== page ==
Nobel Prizes: Genes, Viruses and Cellular Signaling (Hardcover)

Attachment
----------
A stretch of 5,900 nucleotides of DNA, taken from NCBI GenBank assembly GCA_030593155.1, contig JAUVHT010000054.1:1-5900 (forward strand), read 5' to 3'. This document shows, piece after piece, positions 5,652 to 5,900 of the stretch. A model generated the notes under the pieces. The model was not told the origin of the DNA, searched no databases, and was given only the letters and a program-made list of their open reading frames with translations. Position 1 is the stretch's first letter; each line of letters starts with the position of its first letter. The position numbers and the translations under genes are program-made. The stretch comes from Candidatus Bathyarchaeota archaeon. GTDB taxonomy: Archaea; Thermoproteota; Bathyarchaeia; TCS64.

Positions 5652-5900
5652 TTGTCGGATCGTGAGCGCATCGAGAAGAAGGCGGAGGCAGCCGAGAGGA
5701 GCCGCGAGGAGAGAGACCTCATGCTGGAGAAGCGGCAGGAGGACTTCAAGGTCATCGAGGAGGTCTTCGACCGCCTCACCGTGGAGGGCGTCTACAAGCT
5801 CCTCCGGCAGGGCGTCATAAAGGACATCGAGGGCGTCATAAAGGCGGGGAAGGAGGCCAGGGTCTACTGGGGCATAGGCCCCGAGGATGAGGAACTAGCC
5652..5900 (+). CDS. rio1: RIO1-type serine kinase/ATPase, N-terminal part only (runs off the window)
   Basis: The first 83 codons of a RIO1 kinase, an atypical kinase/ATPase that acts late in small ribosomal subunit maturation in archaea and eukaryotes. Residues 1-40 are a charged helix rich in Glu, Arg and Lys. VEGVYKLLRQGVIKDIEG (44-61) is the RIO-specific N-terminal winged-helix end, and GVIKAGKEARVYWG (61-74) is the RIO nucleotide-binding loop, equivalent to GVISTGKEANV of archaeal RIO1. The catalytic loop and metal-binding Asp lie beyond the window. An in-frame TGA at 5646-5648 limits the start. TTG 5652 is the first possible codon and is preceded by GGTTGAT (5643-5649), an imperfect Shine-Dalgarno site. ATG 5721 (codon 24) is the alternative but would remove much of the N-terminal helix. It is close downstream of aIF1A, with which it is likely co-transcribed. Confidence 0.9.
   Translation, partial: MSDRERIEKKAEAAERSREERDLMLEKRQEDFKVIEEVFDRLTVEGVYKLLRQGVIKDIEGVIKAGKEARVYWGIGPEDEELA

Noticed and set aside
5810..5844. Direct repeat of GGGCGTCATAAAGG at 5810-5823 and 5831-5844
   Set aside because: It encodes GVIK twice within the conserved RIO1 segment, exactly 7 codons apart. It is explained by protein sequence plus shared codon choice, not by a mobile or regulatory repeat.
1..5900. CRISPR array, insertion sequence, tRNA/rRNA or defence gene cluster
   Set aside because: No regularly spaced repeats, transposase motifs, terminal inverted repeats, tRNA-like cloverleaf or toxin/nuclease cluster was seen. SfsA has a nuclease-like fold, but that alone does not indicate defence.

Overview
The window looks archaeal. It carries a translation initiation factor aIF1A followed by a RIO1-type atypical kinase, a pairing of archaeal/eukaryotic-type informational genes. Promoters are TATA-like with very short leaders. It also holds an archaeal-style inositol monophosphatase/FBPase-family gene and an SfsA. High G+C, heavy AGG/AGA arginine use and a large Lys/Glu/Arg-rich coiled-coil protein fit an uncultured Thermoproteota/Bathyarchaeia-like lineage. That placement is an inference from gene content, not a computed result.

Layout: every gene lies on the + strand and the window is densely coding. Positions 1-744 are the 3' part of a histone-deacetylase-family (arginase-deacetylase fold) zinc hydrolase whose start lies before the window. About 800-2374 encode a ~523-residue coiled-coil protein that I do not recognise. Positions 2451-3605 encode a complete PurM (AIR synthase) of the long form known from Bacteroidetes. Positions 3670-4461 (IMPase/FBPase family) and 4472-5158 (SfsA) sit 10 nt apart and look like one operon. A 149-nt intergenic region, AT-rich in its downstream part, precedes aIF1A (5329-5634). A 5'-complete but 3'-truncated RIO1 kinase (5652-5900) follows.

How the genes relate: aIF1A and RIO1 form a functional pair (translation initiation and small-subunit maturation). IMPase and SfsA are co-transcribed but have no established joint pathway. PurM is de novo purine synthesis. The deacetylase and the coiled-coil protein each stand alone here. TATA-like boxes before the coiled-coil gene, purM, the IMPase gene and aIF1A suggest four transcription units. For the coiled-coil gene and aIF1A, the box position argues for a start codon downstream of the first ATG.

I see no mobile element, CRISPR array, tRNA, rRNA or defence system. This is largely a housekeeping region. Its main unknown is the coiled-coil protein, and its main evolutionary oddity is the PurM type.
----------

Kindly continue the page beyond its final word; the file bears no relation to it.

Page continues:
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The present book discusses the Nobel Prizes in physiology or medicine from 1969 to 1971. The 1969 prize recognized Max Delbr ck, Alfred Hershey and Salvador Luria. Their pioneering studies of viruses infecting bacteria, bacteriophages, from the mid-1940s through the 1950s laid the foundation for the wide field of molecular biology. The nature of the gene was finally understood. Insights into the biochemistry of the critical information molecules, the nucleic acids, opened wide vistas for interpreting their expression and the interaction of their product with other gene products.The contact between the endings of a nerve and a target cell, the synapse, has always stirred the imagination of scientists. A number of the insights gained have been highlighted by Nobel Prizes in physiology or medicine. In 1970 the prize recognized Bernard Katz, Ulf von Euler and Julius Axelrod. They had revealed how signaling substances in the nerve terminals were stored in packages, released by membrane fusion and inactivated or reused by particular metabolic events.The recipient of the 1971 Nobel Prize in physiology or medicine was a single scientist, Earl Sutherland. He had identified critical molecules in cells that allow signals elicited at their surface via a number of internal steps to influence the expression of specific genes in the nucleus. The new kind of information transmitting molecules were referred to as 'secondary messengers'. They represent a critical part of a highly complex network of signaling controlling the operative conditions of the cell by adjustments of the so-called intermediary metabolism.The widening insights into functions of specialized cells and their complex interactions have led to the development of many kinds of remedies.